In the days before Harvey, the San Jose Clinic was on hurricane watch. The safety net clinic, which serves uninsured and low income-patients in Houston and Fort Bend County, had been through this many times before.
The clinic moved all of its temperature-sensitive vaccines and medications to a sister clinic that had a generator. It also gave patients advice on how to store medication in the case of a power outage.
“We ended up taking precautions,” said Dr. Adlia Ebeid, the clinic’s director of pharmacy. “We weren’t sure if we’re going to get flooded. We weren’t sure if we’re going to lose power.”
Luckily, the clinic was unscathed by the storm, but the pharmacy’s weekly shipments were delayed. Dr. Ebeid scrambled to find a solution for her patients.
The CEO of the company that supplies their medication agreed to drive down from Nashville to personally deliver the shipment.
“He literally packed his car in the middle of the night,” Ebeid said. “He had all his paperwork in case he got pulled over. There was a curfew at the time.”
San Jose Clinic was able to avoid 100-200 patients going without crucial medication.
Challenges like these are the subject of attention for a group of researchers at the Harvard School of Public Health, who are using Greater Houston and other areas in Texas and other parts of the country to study how climate change impacts safety net clinics and the populations they serve.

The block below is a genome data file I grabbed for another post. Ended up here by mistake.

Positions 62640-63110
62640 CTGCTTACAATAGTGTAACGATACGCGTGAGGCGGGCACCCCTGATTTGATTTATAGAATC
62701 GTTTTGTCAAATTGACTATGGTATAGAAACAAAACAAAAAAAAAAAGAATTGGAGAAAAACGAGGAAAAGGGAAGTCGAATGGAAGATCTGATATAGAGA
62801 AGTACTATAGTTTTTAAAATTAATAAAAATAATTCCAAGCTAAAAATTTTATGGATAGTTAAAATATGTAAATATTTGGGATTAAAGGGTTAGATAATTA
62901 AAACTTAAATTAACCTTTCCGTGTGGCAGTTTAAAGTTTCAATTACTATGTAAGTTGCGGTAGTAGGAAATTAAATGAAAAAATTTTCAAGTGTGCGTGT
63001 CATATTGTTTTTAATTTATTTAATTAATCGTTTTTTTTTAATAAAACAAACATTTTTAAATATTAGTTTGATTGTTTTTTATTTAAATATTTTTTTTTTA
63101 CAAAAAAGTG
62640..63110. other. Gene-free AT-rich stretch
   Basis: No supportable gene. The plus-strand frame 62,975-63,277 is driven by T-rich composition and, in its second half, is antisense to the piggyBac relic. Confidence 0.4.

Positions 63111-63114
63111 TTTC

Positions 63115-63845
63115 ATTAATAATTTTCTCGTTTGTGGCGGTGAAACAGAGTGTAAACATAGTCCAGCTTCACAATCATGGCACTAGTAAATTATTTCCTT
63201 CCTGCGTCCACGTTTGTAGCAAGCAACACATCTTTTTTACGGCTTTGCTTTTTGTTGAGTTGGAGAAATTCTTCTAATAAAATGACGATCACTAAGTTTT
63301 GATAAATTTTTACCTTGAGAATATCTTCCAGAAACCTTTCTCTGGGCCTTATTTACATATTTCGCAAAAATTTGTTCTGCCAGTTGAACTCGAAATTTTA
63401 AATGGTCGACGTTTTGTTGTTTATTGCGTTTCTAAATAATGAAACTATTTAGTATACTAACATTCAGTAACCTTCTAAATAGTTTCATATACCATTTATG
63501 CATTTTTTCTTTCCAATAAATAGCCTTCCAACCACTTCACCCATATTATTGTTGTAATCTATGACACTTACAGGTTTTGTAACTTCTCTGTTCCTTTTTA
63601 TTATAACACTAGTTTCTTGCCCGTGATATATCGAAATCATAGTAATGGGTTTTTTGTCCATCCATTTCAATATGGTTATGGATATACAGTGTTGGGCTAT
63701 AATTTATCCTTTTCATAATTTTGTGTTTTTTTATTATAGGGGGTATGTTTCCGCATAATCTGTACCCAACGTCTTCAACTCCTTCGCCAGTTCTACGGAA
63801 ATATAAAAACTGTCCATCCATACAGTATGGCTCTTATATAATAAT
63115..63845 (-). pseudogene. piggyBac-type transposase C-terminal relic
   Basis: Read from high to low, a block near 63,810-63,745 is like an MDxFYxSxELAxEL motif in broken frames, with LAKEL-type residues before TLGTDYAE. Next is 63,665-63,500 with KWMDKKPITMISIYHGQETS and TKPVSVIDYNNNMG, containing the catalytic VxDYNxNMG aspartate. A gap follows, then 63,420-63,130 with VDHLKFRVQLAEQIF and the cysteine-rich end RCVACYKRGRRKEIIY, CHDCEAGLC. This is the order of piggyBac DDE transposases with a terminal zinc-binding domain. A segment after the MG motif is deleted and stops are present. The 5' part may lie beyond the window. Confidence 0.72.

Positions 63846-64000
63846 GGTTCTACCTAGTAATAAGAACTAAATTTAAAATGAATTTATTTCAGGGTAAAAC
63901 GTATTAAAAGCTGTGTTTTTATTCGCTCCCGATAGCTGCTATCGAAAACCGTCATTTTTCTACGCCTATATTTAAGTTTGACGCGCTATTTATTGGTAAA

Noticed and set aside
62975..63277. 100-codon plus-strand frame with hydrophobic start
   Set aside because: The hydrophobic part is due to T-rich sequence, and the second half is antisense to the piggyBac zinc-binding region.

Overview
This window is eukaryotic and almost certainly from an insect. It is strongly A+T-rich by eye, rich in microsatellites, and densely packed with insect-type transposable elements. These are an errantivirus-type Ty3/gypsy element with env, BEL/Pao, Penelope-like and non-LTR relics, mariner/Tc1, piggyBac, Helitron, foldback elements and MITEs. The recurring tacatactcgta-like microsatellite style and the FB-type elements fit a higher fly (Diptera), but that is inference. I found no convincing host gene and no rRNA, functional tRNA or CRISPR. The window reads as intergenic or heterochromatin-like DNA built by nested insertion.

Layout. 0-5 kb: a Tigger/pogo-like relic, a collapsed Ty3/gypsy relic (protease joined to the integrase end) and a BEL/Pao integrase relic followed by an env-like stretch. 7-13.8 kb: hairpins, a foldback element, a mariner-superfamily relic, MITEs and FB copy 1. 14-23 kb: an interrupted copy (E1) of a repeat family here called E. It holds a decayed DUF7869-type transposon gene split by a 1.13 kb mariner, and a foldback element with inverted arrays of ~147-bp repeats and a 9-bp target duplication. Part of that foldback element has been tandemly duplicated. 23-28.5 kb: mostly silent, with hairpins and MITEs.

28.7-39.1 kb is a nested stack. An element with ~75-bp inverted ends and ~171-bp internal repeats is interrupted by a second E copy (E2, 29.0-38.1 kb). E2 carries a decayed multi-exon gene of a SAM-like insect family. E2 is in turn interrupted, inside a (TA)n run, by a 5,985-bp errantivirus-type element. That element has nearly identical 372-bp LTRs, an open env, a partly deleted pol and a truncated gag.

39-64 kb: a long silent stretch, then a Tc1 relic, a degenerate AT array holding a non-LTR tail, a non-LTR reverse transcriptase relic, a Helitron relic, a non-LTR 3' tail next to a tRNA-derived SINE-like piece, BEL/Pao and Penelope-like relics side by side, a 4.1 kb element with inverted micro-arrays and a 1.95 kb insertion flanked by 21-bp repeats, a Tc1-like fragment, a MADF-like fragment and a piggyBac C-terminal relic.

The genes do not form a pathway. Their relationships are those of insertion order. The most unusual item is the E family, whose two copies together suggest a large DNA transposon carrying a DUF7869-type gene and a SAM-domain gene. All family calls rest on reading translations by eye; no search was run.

The researchers teamed up with the San Jose Clinic, the Matagorda Episcopal Health Outreach Program and other health centers in disaster-prone regions to craft best practices for how clinics should react to climate change.
“There’s no guidance here,” said Dr. Ari Bernstein, the interim director of the Center for Climate, Health, and the Global Environment at Harvard. “There’s nowhere for these clinics to turn for. Even if they wanted to, there would be no information for them to pick up easily.”
Dr. Bernstein conducted a literature review of government documents and peer-reviewed articles with information on how clinics should prepare for climate change events. The only checklist he found was tailored to Canadian health clinics.
This dearth of resources may be contributing to a lack of preparedness, Bernstein fears.
“What concerns me most is that at this late date, we haven’t even started,” Bernstein said. “I mean, we wouldn’t be doing this (research) if we had well-laid plans.”